Everyone metabolizes cannabinoids like THC and CBD differently because the endocannabinoid system (ECS) is complex. This means that a dose that one person may find comfortable may be intolerable for another. People can develop a tolerance to THC with time, therefore the recommended dosage for an experienced user will differ significantly from that for a novice.
How to Determine the Proper Edible Dose
We advise starting with a dose of 2 mg to 3 mg THC, waiting an hour or two to see how you feel, and then taking an additional 2 mg to 3 mg THC if necessary until your symptoms go away in order to avoid an unpleasant experience. Finding the “sweet spot” between remaining functional and symptom-free and over-intoxication is crucial in this situation.
Can You Eat Too Much Edible Cannabis?
Everyone’s endocannabinoid system is unique, just like everyone else (ECS).This implies that different persons metabolize and digest cannabis at varying rates. This may depend on factors including height, weight, gender, age, and gender. The majority of people typically begin to experience THC’s high effects at doses of 5 to 10 mg. I know those Delta 8 Peach Rings are delicious, but don’t over consume!
A fatal overdose on cannabis alone is more of a theoretical possibility than a realistic one because the body also breaks down plant cannabinoids (phytocannabinoids) swiftly. That said, many people will start to feel uncomfortable if they consume too much THC. Overdosing on cannabis frequently results in the adverse effects of anxiety, paranoia, nausea, and sedation.
Although there isn’t a set “limit dose,” you will reach it when you begin to feel as though the edible is hurting rather than helping. This proves that it is possible to consume too much! We generally advise beginning with low dosages of THC and limiting daily THC intake to no more than 10 mg to 20 mg (or even less if it is alleviating your symptoms).
How to Calculate the Dosage for Food
So, how can you count the cannabinoids in a product accurately? You must be aware of how much of each cannabinoid is present in your flower or concentrate if you plan to make your own edibles (brownies are a common choice). This is frequently supplied as a percentage when combined with extracts, although if lab-tested, it is frequently given in milligrams.
So, for instance, 600 mg of THC is present in a gram (1000 mg) of concentrate with a 60% total THC concentration. To properly distribute the cannabinoids in this concentrate, you can add cooking oil. Use this formula to determine the quantity of cannabinoids in each serving:
Number of Servings = Weight of Concentrate x THC% x 1,000
For instance, 0.5 grams of a concentrate containing 600 mg of THC should produce roughly 300 mg of THC: (0.5 x 0.60) times 1,000 Equals 300.
The following recipe can be applied to tinctures and extracts:
Volume of Dose = Target Dose (mg) x Concentration (mg/mL) (mL)
Using a 60 mg/mL THC oil as an example, the calculation is 600 60 = 10.0 mL.
With extract, the formula is 100/600 = 0.17 g for a goal dose of 100 mg THC in a 600 mg/g THC extract. To calculate extracts, you must convert percentages into milligrams per gram. Going slow and low with cannabis edibles is crucial regardless of whether you made them yourself or purchased them from a dispensary, especially since THC concentrations might vary throughout the edible.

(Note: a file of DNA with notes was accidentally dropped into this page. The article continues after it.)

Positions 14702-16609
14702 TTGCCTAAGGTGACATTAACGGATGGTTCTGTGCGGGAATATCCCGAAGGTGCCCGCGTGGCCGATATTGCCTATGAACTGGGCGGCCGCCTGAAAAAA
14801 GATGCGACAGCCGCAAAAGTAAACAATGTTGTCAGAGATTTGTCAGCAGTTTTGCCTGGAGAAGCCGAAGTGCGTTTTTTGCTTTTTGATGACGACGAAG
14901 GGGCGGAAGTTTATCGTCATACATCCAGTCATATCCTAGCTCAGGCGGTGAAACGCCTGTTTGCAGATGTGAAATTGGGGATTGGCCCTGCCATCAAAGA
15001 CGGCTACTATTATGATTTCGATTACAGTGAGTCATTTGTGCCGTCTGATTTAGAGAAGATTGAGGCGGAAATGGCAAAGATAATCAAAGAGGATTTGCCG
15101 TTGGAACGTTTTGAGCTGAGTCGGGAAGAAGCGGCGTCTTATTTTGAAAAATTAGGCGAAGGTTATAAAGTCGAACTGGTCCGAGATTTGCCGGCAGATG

Fat’s Function in Cannabis Edibles
It’s a common misconception that all it takes to make edibles potent is to just add more cannabis. That is not the situation. The highest amount of cannabis and oil you’ll need to make the oil maximally potent is a 1:1 ratio, or 50 grams to 50 ml, because cannabinoids can only bond with a finite number of fat molecules (lipids). Please take note that many people would deem this to be too much cannabis and would recommend starting with 5 or 10 grams for such a modest amount of oil!
Additionally, different oils bind and transport cannabis in various ways. Canna oils are typically made from coconut, MCT (medium triglyceride), or olive oil. They may keep pretty well, have significant levels of saturated fats, and many people find the flavor and texture more enticing than that of other oils.
Even though butter and ghee (clarified butter) taste best when used in foods, they are less adaptable than oils like coconut or olive, which can be applied directly to the skin or hair in addition to being consumed. Oils don’t require refrigeration and stay fresher for longer.
How Reliable Are Labels for Food?
The majority of businesses who produce cannabis edibles, fortunately, list the combined amounts of THC and CBD in the product and frequently write out the quantity of THC in each piece so that you may split it yourself. It is challenging to say, nevertheless, whether these measurements are usually reliable.
According to a study by The Johns Hopkins School of Medicine, only 17% of 75 items had appropriate labels, 23% had inadequate ones, and 60% had excessive ones that overstated the THC amount. This survey, which was conducted in 2015 and featured goods from California and Washington, may not accurately reflect the situation in all states right now, but it is still important to keep in mind.